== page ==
As far as story goes, Archie meeting KISS has at least a solid foundation. The plot boils down to Sabrina (The Teenage Witch) employing the services of the Riverdale Monster Society to assist her in reinforcing the Protection Barrier that'll help keep monsters away during the Halloween season. However, one of the non-participating members feels slighted enough to take matters into her own hands, interfering with the spell at just the wrong time, opening up a portal that results in the prerequisite mayhem. Even if it may feel shallow, the story does past every plausibility test for the Archie universe, and with Sabrina being involved it does promise that the potential for guest appearances from the lower-profile fan favorites in said universe. Unfortunately, the writing itself is where the issues begin.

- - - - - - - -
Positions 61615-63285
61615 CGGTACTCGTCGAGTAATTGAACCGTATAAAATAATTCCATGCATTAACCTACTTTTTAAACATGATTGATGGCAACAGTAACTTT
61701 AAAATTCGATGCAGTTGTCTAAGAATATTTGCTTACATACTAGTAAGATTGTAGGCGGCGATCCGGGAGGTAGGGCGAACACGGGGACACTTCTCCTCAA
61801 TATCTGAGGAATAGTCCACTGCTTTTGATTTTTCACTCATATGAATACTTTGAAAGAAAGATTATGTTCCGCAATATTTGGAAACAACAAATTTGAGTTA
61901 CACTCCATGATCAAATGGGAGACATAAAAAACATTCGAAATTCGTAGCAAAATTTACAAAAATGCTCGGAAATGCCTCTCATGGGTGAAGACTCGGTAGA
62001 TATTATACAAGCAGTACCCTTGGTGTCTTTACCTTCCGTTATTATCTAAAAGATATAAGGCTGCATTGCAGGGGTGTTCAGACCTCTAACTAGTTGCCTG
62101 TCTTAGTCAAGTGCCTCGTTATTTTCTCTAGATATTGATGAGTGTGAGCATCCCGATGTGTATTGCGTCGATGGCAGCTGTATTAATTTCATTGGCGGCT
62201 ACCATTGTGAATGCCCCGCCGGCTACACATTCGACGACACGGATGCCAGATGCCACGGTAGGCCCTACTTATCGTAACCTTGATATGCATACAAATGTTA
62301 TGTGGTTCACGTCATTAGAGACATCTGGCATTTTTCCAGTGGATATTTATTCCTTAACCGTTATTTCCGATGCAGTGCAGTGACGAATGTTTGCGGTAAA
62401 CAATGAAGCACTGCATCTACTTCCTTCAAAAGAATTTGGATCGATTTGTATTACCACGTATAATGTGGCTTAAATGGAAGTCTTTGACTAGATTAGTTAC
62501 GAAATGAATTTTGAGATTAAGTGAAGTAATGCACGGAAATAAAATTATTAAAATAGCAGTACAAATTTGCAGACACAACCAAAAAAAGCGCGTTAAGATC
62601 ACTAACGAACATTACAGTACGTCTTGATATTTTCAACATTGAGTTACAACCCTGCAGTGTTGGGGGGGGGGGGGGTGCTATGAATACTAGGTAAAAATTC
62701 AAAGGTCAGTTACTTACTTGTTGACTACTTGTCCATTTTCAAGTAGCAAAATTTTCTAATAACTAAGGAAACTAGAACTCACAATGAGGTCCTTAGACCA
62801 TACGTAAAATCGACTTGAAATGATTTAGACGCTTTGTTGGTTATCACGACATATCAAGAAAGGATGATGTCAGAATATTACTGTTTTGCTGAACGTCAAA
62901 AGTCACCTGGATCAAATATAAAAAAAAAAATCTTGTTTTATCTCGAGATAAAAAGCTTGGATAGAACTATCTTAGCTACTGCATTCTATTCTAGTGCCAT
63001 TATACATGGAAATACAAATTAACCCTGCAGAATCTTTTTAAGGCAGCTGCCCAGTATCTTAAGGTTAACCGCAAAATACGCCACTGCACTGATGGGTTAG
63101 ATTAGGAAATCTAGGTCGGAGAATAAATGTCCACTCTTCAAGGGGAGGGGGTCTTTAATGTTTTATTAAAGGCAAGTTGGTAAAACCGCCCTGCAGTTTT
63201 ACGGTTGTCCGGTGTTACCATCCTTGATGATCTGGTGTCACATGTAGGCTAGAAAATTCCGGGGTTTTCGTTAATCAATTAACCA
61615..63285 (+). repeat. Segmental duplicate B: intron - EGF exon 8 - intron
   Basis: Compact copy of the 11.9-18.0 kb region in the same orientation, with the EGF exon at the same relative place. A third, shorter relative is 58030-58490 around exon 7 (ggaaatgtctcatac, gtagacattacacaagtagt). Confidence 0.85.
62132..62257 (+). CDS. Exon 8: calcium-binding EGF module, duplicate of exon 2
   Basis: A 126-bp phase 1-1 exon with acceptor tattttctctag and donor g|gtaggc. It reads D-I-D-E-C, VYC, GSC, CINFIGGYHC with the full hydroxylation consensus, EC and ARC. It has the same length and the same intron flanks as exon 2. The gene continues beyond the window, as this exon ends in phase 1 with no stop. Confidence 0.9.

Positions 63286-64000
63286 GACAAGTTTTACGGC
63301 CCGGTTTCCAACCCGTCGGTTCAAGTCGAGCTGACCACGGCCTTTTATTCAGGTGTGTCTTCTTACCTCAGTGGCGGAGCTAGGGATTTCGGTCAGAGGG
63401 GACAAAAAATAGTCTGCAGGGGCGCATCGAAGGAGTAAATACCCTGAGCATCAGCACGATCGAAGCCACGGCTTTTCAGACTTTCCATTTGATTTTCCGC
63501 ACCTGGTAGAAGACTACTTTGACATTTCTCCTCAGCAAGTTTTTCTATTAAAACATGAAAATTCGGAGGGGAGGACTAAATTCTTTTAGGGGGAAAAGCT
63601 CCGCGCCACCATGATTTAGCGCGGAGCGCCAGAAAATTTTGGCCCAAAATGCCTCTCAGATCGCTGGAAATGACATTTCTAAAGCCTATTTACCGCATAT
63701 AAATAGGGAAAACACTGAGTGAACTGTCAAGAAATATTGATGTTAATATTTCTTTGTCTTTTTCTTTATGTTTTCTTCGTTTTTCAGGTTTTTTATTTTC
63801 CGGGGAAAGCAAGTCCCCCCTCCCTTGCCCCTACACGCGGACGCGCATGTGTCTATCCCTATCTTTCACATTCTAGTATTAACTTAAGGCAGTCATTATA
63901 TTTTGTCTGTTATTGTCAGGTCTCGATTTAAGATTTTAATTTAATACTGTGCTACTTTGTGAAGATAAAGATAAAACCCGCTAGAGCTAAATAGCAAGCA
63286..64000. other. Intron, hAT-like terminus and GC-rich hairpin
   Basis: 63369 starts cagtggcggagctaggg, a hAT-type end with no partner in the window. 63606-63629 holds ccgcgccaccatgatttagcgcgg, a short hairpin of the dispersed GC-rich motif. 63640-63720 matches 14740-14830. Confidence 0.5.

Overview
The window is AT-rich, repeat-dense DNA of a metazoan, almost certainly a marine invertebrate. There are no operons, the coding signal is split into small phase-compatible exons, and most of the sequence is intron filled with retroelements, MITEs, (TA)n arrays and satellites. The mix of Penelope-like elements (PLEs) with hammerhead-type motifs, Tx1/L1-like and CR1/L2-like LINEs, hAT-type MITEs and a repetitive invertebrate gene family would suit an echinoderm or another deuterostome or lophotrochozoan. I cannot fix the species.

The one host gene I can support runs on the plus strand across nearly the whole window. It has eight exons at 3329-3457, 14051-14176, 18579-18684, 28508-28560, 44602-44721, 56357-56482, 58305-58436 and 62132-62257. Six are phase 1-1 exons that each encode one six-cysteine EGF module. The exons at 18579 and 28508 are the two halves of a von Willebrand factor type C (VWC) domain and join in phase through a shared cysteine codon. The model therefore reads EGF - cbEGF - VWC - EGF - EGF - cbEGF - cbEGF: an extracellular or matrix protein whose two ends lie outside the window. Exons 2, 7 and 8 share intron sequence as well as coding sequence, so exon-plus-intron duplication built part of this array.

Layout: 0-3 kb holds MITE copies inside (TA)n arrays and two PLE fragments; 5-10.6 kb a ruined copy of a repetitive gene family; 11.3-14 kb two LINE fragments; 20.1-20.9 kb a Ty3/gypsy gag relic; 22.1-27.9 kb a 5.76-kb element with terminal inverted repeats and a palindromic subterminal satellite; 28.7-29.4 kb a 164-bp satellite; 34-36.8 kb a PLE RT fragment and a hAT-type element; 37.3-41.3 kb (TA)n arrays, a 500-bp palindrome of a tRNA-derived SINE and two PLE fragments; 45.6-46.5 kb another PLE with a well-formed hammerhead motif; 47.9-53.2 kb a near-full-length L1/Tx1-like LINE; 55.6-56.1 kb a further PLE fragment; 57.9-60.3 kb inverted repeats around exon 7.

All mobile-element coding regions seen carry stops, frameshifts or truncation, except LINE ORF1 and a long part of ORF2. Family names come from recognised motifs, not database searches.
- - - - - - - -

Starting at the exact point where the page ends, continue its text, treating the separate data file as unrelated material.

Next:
As I first sat down and read Archie #627, one of the things that occurred to me is that stories of all kinds can be driven by plot or character. From the minute one begins the read the first part of this crossover, it becomes apparent that this book was meant to be driven by plot instead of character. Such a focus isn't inherently bad, but it increases the potential exposure of flaws in the craft. Such flaws are present here in spades. The biggest problem I had with this issue is the fact that the feature characters characteristics are stripped down in such a way that the majority of them serve an extremely shallow purpose. Veronica is there to screw things up and Reggie is there to serve as a foil to her and a lackey to Jughead. Speaking of Jughead, his lines are almost exclusively sarcastic put-downs or reactions to events. Betty and Dilton are pretty much useless, and Archie and Sabrina are there because the book shares its name with the former and the latter is essential to the construction of the plot. Even if you replaced the useless characters with other ones it still wouldn't fix the inherit flaws of a script that's held together with shoe string dialogue, which in turn makes the book feel more decompressed and therefore much harder to read than it's supposed to. A complete disappointment all around considering the current strength of the work that shares a similar profile of notoriety with this crossover.